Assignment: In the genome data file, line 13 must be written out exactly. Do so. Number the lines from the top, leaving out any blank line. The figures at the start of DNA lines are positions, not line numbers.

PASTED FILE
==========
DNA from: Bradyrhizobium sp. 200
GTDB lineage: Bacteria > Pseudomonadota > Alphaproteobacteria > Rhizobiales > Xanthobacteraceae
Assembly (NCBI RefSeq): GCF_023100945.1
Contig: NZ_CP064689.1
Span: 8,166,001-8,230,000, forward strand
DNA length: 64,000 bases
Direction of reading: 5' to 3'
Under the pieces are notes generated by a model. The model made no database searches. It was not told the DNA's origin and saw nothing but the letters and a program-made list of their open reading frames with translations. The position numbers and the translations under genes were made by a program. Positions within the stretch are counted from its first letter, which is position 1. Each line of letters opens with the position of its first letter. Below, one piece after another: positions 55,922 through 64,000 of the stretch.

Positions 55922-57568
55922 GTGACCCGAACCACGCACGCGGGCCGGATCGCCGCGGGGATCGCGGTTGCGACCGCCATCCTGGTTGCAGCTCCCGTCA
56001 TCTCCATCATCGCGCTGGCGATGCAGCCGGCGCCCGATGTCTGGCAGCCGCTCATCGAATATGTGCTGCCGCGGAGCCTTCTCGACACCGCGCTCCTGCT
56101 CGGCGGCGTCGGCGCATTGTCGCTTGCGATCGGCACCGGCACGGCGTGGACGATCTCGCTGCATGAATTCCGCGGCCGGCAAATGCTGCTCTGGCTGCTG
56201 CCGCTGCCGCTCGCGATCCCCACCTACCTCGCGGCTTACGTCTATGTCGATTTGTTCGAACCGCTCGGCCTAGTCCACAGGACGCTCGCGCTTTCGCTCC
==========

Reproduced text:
56201 CCGCTGCCGCTCGCGATCCCCACCTACCTCGCGGCTTACGTCTATGTCGATTTGTTCGAACCGCTCGGCCTAGTCCACAGGACGCTCGCGCTTTCGCTCC